CLASSIC CARS TARGETED IN THEFT WAVE
Worrying new data shows that thieves are targeting older cars valued at less than £5k – because they’re seen as ‘easy targets’
Criminals across the UK are specifically targeting affordable classics because they’e easy targets. According to newly released statistics, 32 per cent of cars recovered by Tracker were valued below £5000, breaking the myth that criminals are more interested in premium modern cars. Andy Barrs, head of police liaison at Tracker and a former chief superintendent for South Yorkshire Police, confirmed that thieves are specifically targeting classics. The true figures could be even higher as current data is only based on vehicles that have been fitted with a tracker. The main reason for the rise in older cars being targeted is being attributed to people not protecting their cars properly.
‘Don’t leave clues as to where you live with the images you put online’
Criminals across the UK are specifically targeting affordable classics valued at less than £5000 because they’re an easy target.
According to freshly released statistics 32 per cent of recovered cars by Tracker were valued at less than £5000, shattering the myth that criminals are more interested in premium modern cars.
Andy Barrs, head of police liaison at tracking company Tracker and a former chief superintendent for South Yorkshire Police, confirmed that thieves are increasingly targeting classic cars and the true figures could be even higher as current data is only based on vehicles that have been fitted with a tracker.
Barrs says that Tracker has seen thieves becoming particularly interested in cars such as the Ford Escort, Ford Capri and Land Rover Defender, not to mention older E30 BMW 3 Series.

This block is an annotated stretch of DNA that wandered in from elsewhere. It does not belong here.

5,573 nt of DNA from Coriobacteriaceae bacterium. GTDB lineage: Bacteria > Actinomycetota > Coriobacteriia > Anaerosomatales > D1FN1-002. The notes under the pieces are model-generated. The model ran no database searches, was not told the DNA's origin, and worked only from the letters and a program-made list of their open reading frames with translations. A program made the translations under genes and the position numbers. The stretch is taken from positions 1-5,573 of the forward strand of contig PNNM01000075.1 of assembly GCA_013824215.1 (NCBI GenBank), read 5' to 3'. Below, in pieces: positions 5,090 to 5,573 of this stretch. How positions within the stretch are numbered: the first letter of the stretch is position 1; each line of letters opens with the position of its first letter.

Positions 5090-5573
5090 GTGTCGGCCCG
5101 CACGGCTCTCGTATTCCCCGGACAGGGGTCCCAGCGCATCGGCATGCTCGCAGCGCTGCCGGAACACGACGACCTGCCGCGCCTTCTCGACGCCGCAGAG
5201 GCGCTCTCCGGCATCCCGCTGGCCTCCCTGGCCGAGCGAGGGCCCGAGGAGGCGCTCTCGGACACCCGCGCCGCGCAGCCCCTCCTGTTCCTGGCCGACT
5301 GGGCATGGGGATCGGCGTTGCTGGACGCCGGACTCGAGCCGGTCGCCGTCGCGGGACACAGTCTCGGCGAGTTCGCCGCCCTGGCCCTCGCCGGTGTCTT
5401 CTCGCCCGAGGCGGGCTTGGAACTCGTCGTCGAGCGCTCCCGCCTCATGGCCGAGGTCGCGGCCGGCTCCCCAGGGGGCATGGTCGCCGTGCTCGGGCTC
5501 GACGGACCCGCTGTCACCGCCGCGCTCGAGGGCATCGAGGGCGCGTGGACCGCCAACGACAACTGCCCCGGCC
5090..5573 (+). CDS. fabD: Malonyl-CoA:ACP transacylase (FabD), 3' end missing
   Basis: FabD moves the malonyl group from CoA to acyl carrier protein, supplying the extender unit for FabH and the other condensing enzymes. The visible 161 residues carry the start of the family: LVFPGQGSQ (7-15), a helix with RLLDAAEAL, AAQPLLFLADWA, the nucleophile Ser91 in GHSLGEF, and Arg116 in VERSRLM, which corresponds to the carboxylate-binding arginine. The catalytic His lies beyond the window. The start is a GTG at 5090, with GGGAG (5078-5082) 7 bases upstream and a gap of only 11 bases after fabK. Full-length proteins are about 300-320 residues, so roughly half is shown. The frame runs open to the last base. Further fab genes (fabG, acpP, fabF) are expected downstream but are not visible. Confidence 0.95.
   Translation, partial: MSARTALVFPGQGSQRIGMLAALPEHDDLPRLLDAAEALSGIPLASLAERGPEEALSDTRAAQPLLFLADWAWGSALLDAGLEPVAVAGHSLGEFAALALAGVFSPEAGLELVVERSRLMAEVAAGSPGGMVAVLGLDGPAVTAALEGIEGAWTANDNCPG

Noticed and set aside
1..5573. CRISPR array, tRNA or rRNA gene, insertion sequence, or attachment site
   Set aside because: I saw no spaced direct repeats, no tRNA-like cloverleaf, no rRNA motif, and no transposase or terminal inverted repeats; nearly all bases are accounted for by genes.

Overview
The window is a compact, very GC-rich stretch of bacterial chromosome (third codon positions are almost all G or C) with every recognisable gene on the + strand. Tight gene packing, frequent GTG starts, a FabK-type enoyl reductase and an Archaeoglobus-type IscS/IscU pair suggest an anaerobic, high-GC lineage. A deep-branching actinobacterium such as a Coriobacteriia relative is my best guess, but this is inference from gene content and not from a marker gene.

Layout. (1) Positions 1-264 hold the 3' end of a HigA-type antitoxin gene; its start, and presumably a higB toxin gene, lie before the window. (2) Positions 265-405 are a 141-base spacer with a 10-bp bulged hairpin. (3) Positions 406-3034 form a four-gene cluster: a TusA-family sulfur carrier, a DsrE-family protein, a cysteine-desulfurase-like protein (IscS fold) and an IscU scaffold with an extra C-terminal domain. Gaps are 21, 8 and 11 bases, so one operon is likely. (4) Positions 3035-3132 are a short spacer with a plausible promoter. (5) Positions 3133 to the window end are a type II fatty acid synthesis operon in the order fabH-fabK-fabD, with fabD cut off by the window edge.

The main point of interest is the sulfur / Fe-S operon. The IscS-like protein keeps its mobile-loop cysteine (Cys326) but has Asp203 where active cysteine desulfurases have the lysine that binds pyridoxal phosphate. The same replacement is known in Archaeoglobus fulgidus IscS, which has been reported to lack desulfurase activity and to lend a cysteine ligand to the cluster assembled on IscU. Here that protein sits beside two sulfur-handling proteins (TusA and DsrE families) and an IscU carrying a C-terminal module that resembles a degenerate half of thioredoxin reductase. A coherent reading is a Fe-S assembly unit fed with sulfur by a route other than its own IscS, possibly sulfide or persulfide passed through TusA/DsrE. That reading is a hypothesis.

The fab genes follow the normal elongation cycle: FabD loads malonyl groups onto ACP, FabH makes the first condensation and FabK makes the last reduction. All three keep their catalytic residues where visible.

Thieves are still keeping an eye on valuable classics but are also closely watching the market as a whole in a bid toto single out classics that might become valuable in the future, according to Barrs.
He says: ‘ We are seeing classic cars specifically targeted all the time for cut and shut jobs, selling off parts or selling them abroad.
‘Classics are particularly vulnerable due to having VINs that are easy to identify and grind away. A lot of immobilisers are primitive and even on a modern car, thieves can easily bypass them.’
Barrs advised owners to be careful with what information is given online in adverts or on social media in the background of pictures.
He adds: ‘Don’t leave any clues as to where you live with the images
ANDY BARRS, TRACKER
you put online. Car thieves are getting good at finding out where you live based on details in the background.
‘ You should also watch out for thieves pretending to be an interested buyer by coming to have a look at the car in person and then informing his gang who come back later to steal the car.’
Classic car owners are urged to put as many physical barriers as possible in thieves’ way if they don’t have access to a secure garage in which to store their vehicles.
Barrs says: ‘ You can deter criminals with a locked gate, or temporary pop-up barriers. Steering locks can put some thieves off but there are laser cutters available now that will go straight through them silently.
‘The other option is to disconnect the battery or remove the wheels when your classic is off the road in the winter months.
‘Ultimately though, if a thief has decided that they’re going to nick your car, they’re going to nick it.’
The Ford Capri is one of the most popular classic among car thieves.